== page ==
The Applied Scholastics Achievement Program, or ASAP, is designed to remedy past educational failures, making it possible for at-risk youth to catch up and graduate from high school.
St. Louis, Missouri (PRWEB) April 09, 2013
Over the past month, Kentucky, North Carolina and Minnesota joined the states that are rallying to President Obama’s call to raise the school dropout age—the minimum age a student may legally leave compulsory secondary education—to 18. Nationwide, only about 75 percent of students earn their high school diplomas, according to Alliance for Excellent Education projections that increasing the graduating rate to 90 percent would significantly enhance the quality of life of graduates and generate an additional $1.8 billion annually in tax revenues by bettering their earning potential.
A study published on the Brookings Institute website in September 2012 found approximately 10 percent of young adults enter the labor force without a high school credential and estimated that those who stay in school for one additional year have “a 10 percent increase in lifetime earnings, on average, and that the gains to graduating from high school may be even larger.” On the other hand, this study projects that keeping would-be dropouts in school could cost as much as $28,000 per student per year and that simply raising the dropout age is not enough—the study calls for “new efforts to support at- risk youth early in their educational careers.”
The Applied Scholastics Achievement Program, or ASAP, is such an initiative. It is designed to remedy past educational failures, making it possible for at-risk youth to catch up and graduate from high school. First, it identifies student skill levels. Then, using Study Technology developed by educator, humanitarian and Scientology Founder L. Ron Hubbard, it fills gaps in a student’s ability to grasp subject matter and apply what they have learned, enabling them to move forward in their studies independently.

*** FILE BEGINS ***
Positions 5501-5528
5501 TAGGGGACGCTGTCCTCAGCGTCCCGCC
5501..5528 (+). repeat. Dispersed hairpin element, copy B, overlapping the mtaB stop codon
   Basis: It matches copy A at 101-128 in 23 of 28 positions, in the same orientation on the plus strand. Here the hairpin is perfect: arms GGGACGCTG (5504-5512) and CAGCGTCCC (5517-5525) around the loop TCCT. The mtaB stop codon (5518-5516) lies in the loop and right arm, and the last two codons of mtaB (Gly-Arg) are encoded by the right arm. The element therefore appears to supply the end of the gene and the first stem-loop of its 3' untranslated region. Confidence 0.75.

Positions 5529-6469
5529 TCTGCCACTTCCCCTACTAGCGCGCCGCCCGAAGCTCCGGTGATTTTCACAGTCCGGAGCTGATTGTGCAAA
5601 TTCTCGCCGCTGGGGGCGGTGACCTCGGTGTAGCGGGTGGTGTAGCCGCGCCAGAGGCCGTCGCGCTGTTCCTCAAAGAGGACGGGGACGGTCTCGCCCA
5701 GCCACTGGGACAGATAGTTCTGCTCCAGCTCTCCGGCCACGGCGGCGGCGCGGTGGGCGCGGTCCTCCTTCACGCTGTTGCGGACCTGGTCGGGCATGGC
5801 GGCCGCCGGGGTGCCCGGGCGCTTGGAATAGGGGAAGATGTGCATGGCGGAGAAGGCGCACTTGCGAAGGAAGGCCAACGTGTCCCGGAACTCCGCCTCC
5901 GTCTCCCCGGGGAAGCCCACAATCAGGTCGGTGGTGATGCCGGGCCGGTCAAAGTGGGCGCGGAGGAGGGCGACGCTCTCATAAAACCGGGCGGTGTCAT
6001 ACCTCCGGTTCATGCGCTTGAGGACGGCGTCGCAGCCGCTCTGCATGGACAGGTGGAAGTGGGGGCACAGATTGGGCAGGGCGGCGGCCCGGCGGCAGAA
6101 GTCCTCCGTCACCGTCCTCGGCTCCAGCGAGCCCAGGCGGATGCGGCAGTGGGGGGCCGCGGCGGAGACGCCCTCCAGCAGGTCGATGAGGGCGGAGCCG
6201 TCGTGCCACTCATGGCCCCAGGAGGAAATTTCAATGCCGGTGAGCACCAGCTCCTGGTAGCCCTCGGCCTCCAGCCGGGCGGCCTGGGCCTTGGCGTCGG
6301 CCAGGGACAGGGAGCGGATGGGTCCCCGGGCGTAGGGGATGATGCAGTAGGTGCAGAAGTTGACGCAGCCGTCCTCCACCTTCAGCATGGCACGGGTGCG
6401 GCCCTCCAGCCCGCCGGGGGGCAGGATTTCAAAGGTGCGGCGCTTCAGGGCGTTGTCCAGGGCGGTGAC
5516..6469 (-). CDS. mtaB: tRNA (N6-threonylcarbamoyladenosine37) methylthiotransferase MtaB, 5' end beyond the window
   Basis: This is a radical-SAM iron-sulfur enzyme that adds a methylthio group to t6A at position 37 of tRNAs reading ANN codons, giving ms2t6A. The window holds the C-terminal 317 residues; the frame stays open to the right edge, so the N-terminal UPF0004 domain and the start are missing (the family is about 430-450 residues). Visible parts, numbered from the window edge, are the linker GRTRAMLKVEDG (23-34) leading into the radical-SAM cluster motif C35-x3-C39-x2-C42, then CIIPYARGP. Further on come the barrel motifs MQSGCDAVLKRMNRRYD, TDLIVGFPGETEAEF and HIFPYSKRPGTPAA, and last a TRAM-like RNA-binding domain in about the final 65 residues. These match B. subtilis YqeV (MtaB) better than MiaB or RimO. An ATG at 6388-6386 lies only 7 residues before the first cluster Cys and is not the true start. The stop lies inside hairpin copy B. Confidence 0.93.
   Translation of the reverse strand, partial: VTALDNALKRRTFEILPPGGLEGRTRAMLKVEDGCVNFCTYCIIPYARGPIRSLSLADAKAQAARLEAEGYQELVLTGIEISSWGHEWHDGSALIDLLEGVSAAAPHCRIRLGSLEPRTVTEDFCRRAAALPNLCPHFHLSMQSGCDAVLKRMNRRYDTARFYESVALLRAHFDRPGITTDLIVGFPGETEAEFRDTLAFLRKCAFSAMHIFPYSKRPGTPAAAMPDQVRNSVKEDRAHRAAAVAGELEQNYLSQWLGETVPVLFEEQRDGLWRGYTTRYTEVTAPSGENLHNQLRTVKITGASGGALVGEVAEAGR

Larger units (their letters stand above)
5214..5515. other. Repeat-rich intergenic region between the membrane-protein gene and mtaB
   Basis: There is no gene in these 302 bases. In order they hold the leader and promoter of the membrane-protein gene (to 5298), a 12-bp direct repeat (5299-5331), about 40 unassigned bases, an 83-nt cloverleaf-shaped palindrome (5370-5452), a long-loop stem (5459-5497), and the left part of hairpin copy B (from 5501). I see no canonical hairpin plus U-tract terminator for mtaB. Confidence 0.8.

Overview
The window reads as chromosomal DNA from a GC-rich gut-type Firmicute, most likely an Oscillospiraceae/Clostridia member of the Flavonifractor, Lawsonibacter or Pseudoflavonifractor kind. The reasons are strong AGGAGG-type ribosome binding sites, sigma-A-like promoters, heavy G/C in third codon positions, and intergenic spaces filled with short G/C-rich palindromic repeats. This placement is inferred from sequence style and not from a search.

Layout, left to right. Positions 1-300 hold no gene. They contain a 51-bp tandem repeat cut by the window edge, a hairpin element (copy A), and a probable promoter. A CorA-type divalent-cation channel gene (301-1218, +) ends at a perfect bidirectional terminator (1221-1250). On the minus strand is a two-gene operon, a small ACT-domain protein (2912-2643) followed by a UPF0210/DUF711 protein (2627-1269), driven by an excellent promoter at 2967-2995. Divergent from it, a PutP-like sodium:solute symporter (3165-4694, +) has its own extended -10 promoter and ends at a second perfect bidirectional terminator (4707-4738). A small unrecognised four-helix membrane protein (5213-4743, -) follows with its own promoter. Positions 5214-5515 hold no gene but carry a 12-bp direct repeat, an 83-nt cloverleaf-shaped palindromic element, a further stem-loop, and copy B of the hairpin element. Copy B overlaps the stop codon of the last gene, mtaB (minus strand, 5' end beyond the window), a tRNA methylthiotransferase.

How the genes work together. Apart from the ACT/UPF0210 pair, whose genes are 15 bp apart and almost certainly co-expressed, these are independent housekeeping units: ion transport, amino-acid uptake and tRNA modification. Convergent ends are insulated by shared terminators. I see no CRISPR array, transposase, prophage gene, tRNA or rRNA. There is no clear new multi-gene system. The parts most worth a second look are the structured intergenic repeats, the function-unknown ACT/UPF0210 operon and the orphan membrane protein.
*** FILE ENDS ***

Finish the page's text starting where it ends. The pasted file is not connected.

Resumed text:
ASAP is used widely in community tutoring programs and by traditional one- on-one tutors and the program also lends itself easily to use in schools as a supplement to mainline curriculum. Training in ASAP is available at the Applied Scholastics campus in St. Louis, Missouri.
The Applied Scholastics network is a fully independent, nondenominational organization supported by the Church of Scientology and by Scientologists. Applied Scholastics has trained over 135,000 educators from 42 nations who in turn have brought Study Technology to millions of colleagues and students. For more information on Applied Scholastics and ASAP, visit the Applied Scholastics website.
The Church of Scientology has published a new brochure Scientology: How We Help—Applied Scholastics, Achieving Literacy and Education, one of a series of publications presented to meet requests for more information about the Scientology religion and its support of global humanitarian initiatives and social betterment programs. For more information, visit the Scientology website at http://www.scientology.org/AppliedScholastics.
Press Contact: Karin Pouw
Tel: (323) 960-3500